Evaluation Of A Patient With An Abnormal Estimated Creatinine Clearance – Help From The American Family Physician

Recently a friend, not a patient, was found to have mildly elevated liver enzymes ( AlT 92 [7-52], AST 74 [N 13-39]) and a mildly decreased estimated Creatinine Clearance of 49 (N is greater than or equal to 60).

Her doctor repeated the labs, ordered a liver ultrasound scan and referred her to a gastroenterologist – the tests and consult are pending.

Her question was what could these abnormal labs mean? And could the abnormal liver and kidney test be serious?

Today I’m going to review the evaluation of an abnormal estimated creatinine clear using  Chronic Kidney Disease: Detection And Evaluation from the American Family Physician [Resource (1) below].

After I finish the article review, I will list my thoughts on what further evaluation is indicated for my friend’s abnormal estimated created clearance.

Tomorrow I’ll review the evaluation of abnormal liver function tests.

So what follows are excerpts from Resources (1), Chronic Kidney Disease: Detection And Evaluation:

Abstract:

Chronic kidney disease affects 47 million people in the United States and is associated with significant health care
costs, morbidity, and mortality. Because this disease can silently progress to advanced stages, early detection is critical for initiating timely interventions. Multiple guidelines recommend at least annual screening with serum creatinine, urine albumin/creatinine ratio, and urinalysis for patients with risk factors, particularly diabetes mellitus, hypertension, and a history of cardiovascular disease. The U.S. Preventive Services Task Force found insufficient evidence to assess the balance of benefits and harms of screening for chronic kidney disease in the general population, and the American College of Physicians recommends against screening asymptomatic adults without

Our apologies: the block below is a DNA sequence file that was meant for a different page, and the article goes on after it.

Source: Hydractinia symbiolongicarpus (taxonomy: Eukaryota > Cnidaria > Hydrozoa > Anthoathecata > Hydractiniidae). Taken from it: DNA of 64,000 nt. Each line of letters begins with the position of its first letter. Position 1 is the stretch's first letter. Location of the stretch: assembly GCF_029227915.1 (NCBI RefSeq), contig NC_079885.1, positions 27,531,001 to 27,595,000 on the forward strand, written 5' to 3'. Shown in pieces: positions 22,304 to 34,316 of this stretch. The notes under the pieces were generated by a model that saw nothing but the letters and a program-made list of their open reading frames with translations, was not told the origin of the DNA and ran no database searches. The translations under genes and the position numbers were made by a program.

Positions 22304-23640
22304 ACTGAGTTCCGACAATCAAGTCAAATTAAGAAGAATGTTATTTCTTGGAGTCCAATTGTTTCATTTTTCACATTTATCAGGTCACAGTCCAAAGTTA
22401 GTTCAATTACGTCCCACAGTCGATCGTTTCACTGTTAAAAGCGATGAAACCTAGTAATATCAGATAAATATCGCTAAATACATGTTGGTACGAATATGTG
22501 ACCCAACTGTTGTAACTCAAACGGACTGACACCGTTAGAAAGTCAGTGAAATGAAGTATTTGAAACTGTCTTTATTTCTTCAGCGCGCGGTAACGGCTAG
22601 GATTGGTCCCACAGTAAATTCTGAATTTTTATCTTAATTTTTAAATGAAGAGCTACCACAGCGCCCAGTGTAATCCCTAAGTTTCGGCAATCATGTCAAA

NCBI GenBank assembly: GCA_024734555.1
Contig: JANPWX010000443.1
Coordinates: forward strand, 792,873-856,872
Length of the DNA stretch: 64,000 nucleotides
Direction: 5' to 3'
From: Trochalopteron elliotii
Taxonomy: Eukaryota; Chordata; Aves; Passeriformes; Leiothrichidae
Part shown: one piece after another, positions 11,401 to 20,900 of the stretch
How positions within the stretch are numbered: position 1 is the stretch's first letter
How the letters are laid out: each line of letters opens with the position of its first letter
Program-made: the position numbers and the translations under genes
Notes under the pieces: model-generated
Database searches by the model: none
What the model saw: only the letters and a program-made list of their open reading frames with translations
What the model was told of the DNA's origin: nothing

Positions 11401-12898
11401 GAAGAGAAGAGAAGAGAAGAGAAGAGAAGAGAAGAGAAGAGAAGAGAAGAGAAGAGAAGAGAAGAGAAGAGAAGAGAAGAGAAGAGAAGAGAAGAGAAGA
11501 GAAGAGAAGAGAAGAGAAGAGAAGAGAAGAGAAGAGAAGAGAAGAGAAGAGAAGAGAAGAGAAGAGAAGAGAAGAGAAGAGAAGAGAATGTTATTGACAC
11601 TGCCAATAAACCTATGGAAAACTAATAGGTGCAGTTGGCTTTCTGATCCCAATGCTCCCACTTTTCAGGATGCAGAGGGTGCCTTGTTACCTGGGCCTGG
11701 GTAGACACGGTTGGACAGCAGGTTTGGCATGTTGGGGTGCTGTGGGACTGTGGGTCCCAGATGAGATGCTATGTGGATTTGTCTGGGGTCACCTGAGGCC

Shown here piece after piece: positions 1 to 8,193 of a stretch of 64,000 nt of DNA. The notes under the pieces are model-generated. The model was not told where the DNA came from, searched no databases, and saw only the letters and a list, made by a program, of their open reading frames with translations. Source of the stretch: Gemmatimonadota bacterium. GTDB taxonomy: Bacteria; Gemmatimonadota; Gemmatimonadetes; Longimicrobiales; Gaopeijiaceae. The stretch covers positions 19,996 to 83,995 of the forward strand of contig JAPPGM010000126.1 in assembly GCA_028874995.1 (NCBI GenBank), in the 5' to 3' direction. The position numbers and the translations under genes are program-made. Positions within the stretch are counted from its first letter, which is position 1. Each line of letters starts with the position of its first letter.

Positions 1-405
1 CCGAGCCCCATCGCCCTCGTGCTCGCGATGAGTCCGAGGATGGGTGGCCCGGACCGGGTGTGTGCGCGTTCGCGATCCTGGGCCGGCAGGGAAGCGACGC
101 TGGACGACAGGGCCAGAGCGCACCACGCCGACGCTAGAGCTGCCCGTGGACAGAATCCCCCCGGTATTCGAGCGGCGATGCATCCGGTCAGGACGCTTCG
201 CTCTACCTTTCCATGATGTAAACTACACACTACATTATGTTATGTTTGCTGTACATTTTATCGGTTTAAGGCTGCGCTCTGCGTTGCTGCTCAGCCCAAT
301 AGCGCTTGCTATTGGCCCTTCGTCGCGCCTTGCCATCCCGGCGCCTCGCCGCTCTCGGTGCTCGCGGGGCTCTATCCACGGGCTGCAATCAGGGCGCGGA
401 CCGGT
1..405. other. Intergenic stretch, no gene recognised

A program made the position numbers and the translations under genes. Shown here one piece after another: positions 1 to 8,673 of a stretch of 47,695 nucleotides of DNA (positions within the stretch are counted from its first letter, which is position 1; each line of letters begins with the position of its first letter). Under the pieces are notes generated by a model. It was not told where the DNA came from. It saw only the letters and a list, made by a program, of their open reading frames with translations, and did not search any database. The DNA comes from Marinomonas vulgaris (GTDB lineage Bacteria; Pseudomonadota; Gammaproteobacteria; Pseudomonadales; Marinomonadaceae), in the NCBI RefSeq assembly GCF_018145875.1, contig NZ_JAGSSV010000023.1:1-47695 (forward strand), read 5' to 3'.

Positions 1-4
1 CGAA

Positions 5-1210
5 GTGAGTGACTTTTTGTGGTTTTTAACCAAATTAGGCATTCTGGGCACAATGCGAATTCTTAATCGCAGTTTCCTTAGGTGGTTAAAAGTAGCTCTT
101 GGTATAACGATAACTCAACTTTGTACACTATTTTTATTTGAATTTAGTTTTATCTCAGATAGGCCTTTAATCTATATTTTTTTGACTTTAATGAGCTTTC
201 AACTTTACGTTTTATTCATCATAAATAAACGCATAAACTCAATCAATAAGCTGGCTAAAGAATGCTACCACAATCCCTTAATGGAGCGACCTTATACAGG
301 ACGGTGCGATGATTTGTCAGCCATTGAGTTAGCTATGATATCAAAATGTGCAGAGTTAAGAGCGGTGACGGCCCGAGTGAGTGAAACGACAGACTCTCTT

risk factors. Persistently elevated serum creatinine and albuminuria are diagnostic and prognostic hallmarks of
chronic kidney disease. Lower levels of albuminuria are associated with adverse renal and cardiovascular outcomes.
Serum cystatin C is a novel biomarker that is most useful when a false-positive decreased estimated glomerular filtration rate calculated from serum creatinine is suspected [When estimated GFR calculation reveals a value between 45 and 59]. New guidelines incorporate albuminuria into the classification framework for chronic kidney disease and elaborate on identification of the disease, the frequency of follow-up, and recommendations for nephrology referral. Nephrology consultation is indicated for patients with an estimated glomerular filtration rate less than 30 mL per minute per 1.73 m2, persistent urine albumin/creatinine ratio greater than 300 mg per g or urine protein/creatinine ratio greater than 500 mg per g, or if there is evidence of a rapid loss of kidney function. A multidisciplinary approach between primary care physicians, nephrologists, and other subspecialists for implementing early interventions, providing education, and planning for advanced renal disease is key for effective management. (Am Fam Physician. 2017;96(12):776-783. Copyright © 2017 American